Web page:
PWM pin 9 using registers [solved]

I thought it was time that I got my head round using registers to control PWM as I may want to use it for something that I have in mind. Because of existing hardware I need to control the PWM duty cycle on pin 9 of a Nano. Reading around I find that PWM on pins 9 and 10 are controlled by timer1

Looking further I found this example

void setup()
{
  Serial.begin(115200);
  while (!Serial);
  DDRB |= (1 << DDB1) | (1 << DDB2);
  // PB1 and PB2 is now an output
  
  ICR1 = 0xFFFF;
  // set TOP to 16bit
  
  OCR1A = 0x3FFF; //is this pin 9 ?
  // set PWM for 25% duty cycle @ 16bit
  OCR1B = 0xBFFF; //is this pin 10 ?
  // set PWM for 75% duty cycle @ 16bit
  
  TCCR1A |= (1 << COM1A1) | (1 << COM1B1);
  // set none-inverting mode
  
  TCCR1A |= (1 << WGM11);
  TCCR1B |= (1 << WGM12) | (1 << WGM13);
  // set Fast PWM mode using ICR1 as TOP
  
  TCCR1B |= (1 << CS10);
  // START the timer with no prescaler
  
  // we have a working Fast PWM
}

void loop()
{
}

to which I have added questions about which pin is being controlled. The other comments are part of the original example

If the above code is correct then I would expect PWM output on pins 9 and 10 but that does not appear to be occurring. Changing the values of OCR1A or OCR1B does not change the output on pins 9 and 10. 9 appears permanently LOW whilst 10 appears to be permanently HIGH

Where have I gone wrong ?

There are timer presets from the ide which need to be cleared before doing your setup.

It is a good habit to always start your custom timer register code with

TCCR1A = 0;
TCCR1B =0;

I think in your case, the bit in WGM10 is still set from the default pwm mode of the ide and your mode is winding up as Fast pwm to OCR1A.

Then, with OCR1A as TOP value, the output setting makes it always on, and the compare match on OCR1B is never seen as its value is higher than OCR1A.

There is no need to use ICR1 for TOP if you are not using it for variable frequencies. There are several PWM modes with a fixed TOP value. Using ICR1 does give a wider selection of tradeoffs between resolution (bits) and frequency.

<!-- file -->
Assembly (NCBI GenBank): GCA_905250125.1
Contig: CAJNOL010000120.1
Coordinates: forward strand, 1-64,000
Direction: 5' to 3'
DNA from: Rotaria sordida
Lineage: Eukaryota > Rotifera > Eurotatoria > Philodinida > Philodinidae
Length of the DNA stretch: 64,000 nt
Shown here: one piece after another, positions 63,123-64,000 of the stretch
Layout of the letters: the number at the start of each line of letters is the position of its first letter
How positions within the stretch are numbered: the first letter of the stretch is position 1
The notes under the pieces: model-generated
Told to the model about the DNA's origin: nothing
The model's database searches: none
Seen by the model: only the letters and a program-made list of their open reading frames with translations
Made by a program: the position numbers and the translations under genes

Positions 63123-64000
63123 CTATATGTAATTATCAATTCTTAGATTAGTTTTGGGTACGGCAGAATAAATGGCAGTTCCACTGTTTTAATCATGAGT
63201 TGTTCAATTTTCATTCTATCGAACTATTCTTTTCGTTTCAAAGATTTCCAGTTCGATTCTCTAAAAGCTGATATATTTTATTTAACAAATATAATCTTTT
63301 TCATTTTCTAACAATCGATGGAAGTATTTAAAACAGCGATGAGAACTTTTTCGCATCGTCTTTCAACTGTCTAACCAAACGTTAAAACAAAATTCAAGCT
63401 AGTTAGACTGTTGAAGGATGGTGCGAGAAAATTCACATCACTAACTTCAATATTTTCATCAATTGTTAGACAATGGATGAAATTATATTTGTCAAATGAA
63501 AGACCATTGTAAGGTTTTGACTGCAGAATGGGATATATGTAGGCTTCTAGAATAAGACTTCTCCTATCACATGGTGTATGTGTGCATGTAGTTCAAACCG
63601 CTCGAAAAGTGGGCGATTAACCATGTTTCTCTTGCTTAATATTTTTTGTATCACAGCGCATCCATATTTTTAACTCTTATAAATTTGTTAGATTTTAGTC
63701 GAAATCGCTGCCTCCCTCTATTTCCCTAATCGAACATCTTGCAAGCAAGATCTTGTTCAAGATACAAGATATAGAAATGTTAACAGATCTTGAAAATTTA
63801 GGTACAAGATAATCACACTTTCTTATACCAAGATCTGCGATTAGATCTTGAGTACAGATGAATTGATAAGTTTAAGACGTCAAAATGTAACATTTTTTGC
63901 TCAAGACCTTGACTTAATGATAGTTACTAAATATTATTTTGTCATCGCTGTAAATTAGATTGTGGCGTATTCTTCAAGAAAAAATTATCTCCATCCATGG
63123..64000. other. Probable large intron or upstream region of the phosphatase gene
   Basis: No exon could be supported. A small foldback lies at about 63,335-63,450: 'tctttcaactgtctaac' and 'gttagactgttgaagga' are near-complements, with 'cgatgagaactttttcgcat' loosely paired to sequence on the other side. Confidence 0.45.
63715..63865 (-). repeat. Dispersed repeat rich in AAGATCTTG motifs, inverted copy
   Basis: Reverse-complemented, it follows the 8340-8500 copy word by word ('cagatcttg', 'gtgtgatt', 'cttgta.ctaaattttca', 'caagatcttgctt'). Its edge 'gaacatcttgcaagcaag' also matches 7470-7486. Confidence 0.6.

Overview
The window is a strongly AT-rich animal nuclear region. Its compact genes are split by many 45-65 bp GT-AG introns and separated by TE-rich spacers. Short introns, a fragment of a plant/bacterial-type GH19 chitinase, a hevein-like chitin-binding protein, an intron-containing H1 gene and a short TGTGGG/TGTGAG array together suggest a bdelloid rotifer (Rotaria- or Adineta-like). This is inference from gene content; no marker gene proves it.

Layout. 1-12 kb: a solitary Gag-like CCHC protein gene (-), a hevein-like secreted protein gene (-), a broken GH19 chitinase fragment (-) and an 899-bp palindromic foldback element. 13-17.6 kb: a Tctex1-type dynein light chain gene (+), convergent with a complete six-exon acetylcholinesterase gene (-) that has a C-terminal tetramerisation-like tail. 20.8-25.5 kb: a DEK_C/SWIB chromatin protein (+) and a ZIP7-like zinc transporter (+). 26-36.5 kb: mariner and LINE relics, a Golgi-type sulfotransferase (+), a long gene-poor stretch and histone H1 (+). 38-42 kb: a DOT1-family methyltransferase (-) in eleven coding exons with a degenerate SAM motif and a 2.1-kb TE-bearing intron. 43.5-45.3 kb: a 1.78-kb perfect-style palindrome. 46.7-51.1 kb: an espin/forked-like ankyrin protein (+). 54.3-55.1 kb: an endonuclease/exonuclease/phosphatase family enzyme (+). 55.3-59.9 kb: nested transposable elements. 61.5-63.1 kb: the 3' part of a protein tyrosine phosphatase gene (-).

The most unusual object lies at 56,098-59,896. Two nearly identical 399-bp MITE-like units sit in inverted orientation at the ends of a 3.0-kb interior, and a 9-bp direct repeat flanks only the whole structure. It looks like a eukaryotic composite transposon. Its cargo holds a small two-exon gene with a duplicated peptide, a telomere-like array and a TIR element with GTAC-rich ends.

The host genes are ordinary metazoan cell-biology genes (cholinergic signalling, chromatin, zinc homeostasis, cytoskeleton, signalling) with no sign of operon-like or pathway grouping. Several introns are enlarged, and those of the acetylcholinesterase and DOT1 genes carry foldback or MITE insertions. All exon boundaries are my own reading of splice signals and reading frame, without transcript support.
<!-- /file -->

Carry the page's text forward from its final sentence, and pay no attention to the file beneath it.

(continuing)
Here is an example I wrote of 16-bit PWM on Timer1:

/*
  Demonstration of 16-bit PWM on Timer1
  Written by John Wasser
  
  PWM16Begin(): Set up Timer1 for PWM.
  PWM16EnableA(): Start the PWM output on Pin 9
  PWM16EnableB(): Start the PWM output on Pin 10
  PWM16A(unsigned int value): Set the PWM value for Pin 9.
  PWM16B(unsigned int value): Set the PWM value for Pin 10.
*/


// Set 'TOP' for PWM resolution.  Assumes 16 MHz clock.
// const unsigned int TOP = 0xFFFF; // 16-bit resolution.   244 Hz PWM
// const unsigned int TOP = 0x7FFF; // 15-bit resolution.   488 Hz PWM
// const unsigned int TOP = 0x3FFF; // 14-bit resolution.   976 Hz PWM
// const unsigned int TOP = 0x1FFF; // 13-bit resolution.  1953 Hz PWM
// const unsigned int TOP = 0x0FFF; // 12-bit resolution.  3906 Hz PWM
const unsigned int TOP = 0x07FF; // 11-bit resolution.  7812 Hz PWM
// const unsigned int TOP = 0x03FF; // 10-bit resolution. 15624 Hz PWM




void PWM16Begin()
{
  // Stop Timer/Counter1
  TCCR1A = 0;  // Timer/Counter1 Control Register A
  TCCR1B = 0;  // Timer/Counter1 Control Register B
  TIMSK1 = 0;   // Timer/Counter1 Interrupt Mask Register
  TIFR1 = 0;   // Timer/Counter1 Interrupt Flag Register
  ICR1 = TOP;
  OCR1A = 0;  // Default to 0% PWM
  OCR1B = 0;  // Default to 0% PWM


  // Set clock prescale to 1 for maximum PWM frequency
  TCCR1B |= (1 << CS10);


  // Set to Timer/Counter1 to Waveform Generation Mode 14: Fast PWM with TOP set by ICR1
  TCCR1A |= (1 << WGM11);
  TCCR1B |= (1 << WGM13) | (1 << WGM12) ;
}


void PWM16EnableA()
{
  // Enable Fast PWM on Pin 9: Set OC1A at BOTTOM and clear OC1A on OCR1A compare
  TCCR1A |= (1 << COM1A1);
  pinMode(9, OUTPUT);
}


void PWM16EnableB()
{
  // Enable Fast PWM on Pin 10: Set OC1B at BOTTOM and clear OC1B on OCR1B compare
  TCCR1A |= (1 << COM1B1);
  pinMode(10, OUTPUT);
}


inline void PWM16A(unsigned int PWMValue)
{
  OCR1A = constrain(PWMValue, 0, TOP);
}


inline void PWM16B(unsigned int PWMValue)
{
  OCR1B = constrain(PWMValue, 0, TOP);
}




void setup()
{
  Serial.begin(9600);
  PWM16Begin();


  // On the Arduino UNO T1A is Pin 9 and T1B is Pin 10


  //  PWM16A(0);  // Set initial PWM value for Pin 9
  //  PWM16EnableA();  // Turn PWM on for Pin 9


  PWM16B(0);  // Set initial PWM value for Pin 10
  PWM16EnableB();  // Turn PWM on for Pin 10
}


void loop()
{
  int analogValue = analogRead(A0);
  unsigned int PWMValue = map(analogValue, 0, 1023, 0, TOP);
  PWM16B(PWMValue);  // Update the PWM at the end of the current cycle
}

Thanks John, I have that example working. Now to experiment with it and understand what it is doing should I need to use it in a project